» Public-private partnerships could bring big benefits to the Motor City. But they might be sending the wrong message about governmental responsibility.
If Detroit has yet to receive the kind of huge public investment that may well be necessary to save it, it hasn’t been entirely forgotten by its natives. Over the past year, a group of individuals and corporations have donated tens of millions of dollars towards the creation of an entity that would construct a new rail line down the city’s primary corridor, Woodward Avenue. Their example of direct private involvement in a transit project for a non-profit purpose is unique, and the U.S. Congress has authorized what may be a first-in-the-nation approach. Is it the right one?
Detroit, as has been discussed over and over, has been losing population for decades and its industrial base has been disappearing for years. The city’s leaders have been notoriously poor at responding to its problems; most relevant to this website, they rejected several hundred million dollars in the 1970s for a full-scale rail system, ultimately building only a one-way loop around the city center called the People Mover — a depressing failure.
The group of private and non-profit investors, calling themselves M1 Rail, are attempting to use spending on a 3.4-mile light rail line down Woodward to revive the city’s spirits and potentially its economy. This corridor runs diagonally out from the center of the city and has always been considered the top priority for transit investment in Detroit. The group’s $125 million project would extend from downtown’s Hart Plaza to Grand Boulevard and include 12 stops, meaning one every quarter-mile. This proposal, now almost fully funded, seems on the brink of reaching the construction stage. Using federal funds, the city would eventually extend the line to a total of eight miles at a cost of $425 million.
Incapable of paying a 40% share in the project’s cost, the minimum local (or state) commitment to a New Starts rail project, Detroit officials asked their representatives in Congress to count the M1 spending as part of the local share. That way, the city would be able to qualify for a full 60% aid from Washington as long as it were able to cobble together the missing ten percent.
In the recent spending bill, Detroit got its way. By allowing the private money to be considered part of the local match under the Federal Transit Administration’s guidelines, Detroit’s chance of extending this project further than just what is planned by M1 rises exponentially.
This sets an interesting precedent: private companies, in this case working with a non-profit motivation, can attract federal funding for an extension of their project. Will this legislation affect other cities? What happens when a private company involved is profit-motivated?
These questions may be premature, since unless the FTA alters its quite controversial cost-effectiveness guidelines, Detroit may not be able to win those New Start project dollars upon which it has staked the future of its public transportation system. Compared to other planned lines around the country, Detroit’s project is likely to attract fewer users (being surrounded by the city’s half-vacant landscape) and be just as slow as existing bus service (with so many stations).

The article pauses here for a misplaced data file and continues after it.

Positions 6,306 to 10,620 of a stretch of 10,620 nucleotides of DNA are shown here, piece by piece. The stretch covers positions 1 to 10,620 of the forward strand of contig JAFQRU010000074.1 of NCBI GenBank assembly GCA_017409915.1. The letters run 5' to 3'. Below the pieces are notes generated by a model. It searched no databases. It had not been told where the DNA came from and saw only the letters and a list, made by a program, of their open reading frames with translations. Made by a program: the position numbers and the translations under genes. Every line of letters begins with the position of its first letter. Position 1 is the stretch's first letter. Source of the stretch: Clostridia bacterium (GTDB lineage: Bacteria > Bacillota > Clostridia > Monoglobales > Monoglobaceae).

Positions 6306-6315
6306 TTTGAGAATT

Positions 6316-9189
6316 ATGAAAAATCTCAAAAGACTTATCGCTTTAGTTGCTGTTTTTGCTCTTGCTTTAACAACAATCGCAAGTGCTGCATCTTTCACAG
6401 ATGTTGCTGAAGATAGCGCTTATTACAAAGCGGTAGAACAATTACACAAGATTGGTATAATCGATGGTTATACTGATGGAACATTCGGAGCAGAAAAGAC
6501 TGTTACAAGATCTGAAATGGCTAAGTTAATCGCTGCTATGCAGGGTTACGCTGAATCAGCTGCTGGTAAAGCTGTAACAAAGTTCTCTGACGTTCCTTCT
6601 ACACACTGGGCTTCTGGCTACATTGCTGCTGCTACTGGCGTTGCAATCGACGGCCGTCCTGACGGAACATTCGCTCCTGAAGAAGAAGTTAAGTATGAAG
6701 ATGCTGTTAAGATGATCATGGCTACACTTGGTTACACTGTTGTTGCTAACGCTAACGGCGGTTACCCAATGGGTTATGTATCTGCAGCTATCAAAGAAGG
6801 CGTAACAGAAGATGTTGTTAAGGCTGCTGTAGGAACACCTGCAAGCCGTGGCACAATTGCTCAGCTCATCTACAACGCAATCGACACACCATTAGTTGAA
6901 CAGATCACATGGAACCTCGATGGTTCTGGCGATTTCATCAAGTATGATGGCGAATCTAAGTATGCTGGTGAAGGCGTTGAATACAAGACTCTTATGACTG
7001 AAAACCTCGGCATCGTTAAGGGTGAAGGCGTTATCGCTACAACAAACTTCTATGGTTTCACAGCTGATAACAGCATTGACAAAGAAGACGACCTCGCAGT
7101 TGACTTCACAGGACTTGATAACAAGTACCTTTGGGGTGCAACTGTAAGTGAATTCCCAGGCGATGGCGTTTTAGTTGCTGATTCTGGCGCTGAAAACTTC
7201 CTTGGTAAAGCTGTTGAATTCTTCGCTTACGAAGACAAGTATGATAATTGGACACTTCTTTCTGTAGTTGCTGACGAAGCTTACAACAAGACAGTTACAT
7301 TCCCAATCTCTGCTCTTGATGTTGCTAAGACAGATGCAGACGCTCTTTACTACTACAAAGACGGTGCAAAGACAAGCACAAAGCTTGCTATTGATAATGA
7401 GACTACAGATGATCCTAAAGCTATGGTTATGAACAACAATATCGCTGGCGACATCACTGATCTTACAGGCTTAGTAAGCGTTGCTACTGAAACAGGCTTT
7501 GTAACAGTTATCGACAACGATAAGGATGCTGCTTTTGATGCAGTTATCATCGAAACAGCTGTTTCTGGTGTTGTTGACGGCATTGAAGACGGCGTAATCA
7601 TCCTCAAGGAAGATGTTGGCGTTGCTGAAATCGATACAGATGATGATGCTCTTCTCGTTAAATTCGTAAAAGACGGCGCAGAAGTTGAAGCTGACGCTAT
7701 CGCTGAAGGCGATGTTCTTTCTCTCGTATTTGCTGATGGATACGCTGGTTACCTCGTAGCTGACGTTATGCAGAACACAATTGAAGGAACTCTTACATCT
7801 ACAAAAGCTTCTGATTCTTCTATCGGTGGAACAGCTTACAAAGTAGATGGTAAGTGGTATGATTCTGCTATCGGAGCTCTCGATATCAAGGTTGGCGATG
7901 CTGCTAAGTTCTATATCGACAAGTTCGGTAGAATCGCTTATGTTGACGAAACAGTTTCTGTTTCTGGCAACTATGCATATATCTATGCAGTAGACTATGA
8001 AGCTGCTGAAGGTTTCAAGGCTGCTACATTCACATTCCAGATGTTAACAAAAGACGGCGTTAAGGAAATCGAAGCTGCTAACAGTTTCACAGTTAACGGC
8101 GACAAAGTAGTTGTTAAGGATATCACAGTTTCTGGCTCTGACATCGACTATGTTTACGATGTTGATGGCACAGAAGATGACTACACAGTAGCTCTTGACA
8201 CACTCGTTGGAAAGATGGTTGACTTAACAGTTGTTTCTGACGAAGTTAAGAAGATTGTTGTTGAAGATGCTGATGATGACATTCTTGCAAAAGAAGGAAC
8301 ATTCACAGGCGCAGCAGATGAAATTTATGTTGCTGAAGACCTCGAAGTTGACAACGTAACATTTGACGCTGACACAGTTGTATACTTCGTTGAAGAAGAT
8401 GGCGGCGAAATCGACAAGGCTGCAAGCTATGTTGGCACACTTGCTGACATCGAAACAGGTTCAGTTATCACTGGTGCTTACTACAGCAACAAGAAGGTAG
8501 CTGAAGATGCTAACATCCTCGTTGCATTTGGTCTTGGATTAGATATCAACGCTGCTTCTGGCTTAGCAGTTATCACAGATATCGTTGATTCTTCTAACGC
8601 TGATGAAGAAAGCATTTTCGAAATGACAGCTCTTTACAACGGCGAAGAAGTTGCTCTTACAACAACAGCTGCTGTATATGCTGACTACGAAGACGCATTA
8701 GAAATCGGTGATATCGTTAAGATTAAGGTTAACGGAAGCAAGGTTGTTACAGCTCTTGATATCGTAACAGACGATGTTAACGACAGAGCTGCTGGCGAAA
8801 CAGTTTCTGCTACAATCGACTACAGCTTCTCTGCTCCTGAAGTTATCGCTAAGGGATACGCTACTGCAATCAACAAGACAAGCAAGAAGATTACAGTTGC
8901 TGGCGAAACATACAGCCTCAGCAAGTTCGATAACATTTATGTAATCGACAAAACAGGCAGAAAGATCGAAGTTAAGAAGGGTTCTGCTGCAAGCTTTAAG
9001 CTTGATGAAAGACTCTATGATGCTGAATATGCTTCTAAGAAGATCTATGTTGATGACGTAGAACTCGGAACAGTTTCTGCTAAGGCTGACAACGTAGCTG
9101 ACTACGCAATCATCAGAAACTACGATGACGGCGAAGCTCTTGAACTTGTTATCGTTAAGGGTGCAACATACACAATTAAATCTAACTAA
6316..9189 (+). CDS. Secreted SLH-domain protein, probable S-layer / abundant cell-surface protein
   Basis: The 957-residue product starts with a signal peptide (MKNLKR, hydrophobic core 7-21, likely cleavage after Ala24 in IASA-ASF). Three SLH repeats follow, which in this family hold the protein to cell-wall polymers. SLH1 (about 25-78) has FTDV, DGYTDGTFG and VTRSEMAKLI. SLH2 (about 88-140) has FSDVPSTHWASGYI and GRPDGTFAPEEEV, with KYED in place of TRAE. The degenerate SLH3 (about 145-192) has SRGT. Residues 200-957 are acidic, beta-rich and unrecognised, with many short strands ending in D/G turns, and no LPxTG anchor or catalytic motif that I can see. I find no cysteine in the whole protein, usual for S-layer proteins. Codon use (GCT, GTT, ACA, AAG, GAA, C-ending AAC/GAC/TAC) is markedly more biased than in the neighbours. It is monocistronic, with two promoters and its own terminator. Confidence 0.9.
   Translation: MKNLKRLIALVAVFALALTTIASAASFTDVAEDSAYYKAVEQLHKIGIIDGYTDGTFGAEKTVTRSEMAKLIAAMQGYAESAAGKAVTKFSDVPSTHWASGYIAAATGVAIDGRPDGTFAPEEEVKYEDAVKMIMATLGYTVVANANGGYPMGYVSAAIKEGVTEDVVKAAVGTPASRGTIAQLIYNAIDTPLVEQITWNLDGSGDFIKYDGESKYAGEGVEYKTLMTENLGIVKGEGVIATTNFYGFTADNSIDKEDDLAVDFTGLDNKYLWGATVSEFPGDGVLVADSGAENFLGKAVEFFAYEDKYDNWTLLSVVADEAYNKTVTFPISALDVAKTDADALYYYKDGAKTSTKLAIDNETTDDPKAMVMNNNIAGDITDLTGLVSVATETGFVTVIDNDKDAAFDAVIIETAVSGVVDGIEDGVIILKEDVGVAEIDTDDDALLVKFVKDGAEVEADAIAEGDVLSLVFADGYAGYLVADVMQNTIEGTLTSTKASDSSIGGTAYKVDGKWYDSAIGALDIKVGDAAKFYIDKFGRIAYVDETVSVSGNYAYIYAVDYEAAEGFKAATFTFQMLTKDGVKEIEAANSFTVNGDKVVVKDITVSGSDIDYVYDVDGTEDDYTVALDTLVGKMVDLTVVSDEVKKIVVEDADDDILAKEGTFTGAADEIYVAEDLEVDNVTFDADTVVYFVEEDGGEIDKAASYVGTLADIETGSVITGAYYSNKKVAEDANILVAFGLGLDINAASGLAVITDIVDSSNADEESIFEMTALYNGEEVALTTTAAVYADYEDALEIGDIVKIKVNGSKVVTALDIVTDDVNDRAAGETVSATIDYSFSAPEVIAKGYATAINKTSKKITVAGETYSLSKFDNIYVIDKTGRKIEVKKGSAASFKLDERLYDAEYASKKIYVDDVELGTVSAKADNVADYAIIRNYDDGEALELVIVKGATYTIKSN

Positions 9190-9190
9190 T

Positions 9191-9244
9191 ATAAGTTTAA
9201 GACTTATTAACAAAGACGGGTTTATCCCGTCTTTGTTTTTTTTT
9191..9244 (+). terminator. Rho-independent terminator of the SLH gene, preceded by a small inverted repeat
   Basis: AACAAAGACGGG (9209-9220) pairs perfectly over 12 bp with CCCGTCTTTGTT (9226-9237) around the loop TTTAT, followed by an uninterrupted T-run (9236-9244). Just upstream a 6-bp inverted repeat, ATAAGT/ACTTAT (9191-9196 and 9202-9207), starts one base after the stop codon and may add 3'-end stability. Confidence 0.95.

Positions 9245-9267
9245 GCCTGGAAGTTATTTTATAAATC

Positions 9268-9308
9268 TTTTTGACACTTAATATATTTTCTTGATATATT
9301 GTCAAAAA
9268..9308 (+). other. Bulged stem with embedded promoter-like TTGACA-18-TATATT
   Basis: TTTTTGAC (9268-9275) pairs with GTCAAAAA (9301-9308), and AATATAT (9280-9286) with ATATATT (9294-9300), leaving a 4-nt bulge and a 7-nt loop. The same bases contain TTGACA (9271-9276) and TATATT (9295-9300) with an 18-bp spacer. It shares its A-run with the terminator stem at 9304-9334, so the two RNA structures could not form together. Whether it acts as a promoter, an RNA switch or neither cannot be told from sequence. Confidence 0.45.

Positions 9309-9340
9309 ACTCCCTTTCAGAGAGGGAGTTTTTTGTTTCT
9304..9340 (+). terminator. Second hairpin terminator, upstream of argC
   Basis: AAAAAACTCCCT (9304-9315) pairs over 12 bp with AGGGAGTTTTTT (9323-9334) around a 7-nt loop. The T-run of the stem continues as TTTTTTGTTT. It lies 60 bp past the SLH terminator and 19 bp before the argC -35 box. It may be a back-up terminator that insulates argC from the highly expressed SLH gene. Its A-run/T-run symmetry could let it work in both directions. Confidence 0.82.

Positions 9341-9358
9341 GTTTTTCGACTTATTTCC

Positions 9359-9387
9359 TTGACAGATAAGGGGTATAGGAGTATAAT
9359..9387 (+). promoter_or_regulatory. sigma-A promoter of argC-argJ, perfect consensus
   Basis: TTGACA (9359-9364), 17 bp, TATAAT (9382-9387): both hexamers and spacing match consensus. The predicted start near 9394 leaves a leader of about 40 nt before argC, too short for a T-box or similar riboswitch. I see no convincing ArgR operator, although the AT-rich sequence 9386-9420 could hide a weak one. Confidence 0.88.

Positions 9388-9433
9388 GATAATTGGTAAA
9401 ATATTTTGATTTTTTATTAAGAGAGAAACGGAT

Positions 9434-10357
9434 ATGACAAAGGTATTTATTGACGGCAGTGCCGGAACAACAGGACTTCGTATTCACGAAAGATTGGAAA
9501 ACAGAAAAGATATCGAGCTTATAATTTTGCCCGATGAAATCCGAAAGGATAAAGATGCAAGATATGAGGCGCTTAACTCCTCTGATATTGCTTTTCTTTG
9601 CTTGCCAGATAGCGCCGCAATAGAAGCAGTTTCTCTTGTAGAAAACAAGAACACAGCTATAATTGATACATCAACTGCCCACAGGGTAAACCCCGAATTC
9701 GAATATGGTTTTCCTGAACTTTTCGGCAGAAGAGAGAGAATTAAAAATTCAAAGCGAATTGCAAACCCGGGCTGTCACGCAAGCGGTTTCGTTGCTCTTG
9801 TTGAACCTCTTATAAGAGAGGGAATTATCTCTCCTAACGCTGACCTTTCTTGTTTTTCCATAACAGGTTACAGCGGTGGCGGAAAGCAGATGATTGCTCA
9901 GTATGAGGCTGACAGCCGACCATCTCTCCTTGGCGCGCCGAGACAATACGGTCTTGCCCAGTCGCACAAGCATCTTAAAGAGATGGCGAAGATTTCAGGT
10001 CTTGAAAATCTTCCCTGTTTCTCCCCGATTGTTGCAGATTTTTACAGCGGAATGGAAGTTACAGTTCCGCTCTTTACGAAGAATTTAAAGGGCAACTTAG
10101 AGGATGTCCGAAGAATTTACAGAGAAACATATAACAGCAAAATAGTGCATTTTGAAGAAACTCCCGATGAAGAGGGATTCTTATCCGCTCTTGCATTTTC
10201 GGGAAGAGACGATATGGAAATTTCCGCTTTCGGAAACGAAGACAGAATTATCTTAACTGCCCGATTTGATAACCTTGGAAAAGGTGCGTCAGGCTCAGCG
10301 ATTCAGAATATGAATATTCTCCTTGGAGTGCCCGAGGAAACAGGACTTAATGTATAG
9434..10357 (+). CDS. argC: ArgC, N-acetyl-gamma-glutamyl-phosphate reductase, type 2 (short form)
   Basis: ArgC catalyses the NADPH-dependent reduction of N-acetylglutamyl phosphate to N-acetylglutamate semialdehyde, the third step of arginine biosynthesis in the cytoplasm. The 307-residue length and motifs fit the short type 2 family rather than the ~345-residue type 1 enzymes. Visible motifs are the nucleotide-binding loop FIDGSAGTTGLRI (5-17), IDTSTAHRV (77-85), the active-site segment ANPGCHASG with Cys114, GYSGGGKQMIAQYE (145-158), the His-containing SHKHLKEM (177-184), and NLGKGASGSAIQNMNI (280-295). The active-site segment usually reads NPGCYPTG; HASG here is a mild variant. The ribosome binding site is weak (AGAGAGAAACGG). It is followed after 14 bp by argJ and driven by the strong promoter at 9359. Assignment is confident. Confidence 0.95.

Still, if the project goes through, with a private group taking the first step and the public coming in for a second act, Detroit may be teaching other cities a new trick — and potentially putting itself and others in danger.
If, instead of keeping its money to itself, the M1 group had simply donated the $125 million it plans on raising to the City of Detroit for the purposes of building this line, no Congressional action would have been necessary; this money, under public control, would have been considered the local match automatically. But it is apparent that those working with M1 do not trust the municipal government, and perhaps that is a justifiable position considering Detroit’s track record. As a result, the first stage of the project will be built by M1 and then operated by the group, with city involvement only on the second stage.
In Detroit’s circumstances, this seems like an acceptable compromise, especially considering that those who have donated to the project clearly don’t expect to be making money on it.
But if the government allows such funds to serve as the local match in the future in other cities, the situation could be quite different. What happens if the investors on the first stage of the line stand to reap a large monetary gain (read: real estate related in the case of most cities) from the construction of the second stage? Can there be guarantees that the initial project’s operations will be maintained over an extended timeline? Would the federal government be put in a compromising situation in such a case? Shouldn’t cities be the decision-makers when it comes to transportation investments, and if so, is there any role for private groups at all?
Detroit, in other words, has a situation that seems pretty cut-and-dry — the federal government should clearly count the M1 funds towards the local match. It’s what happens elsewhere that could be problematic.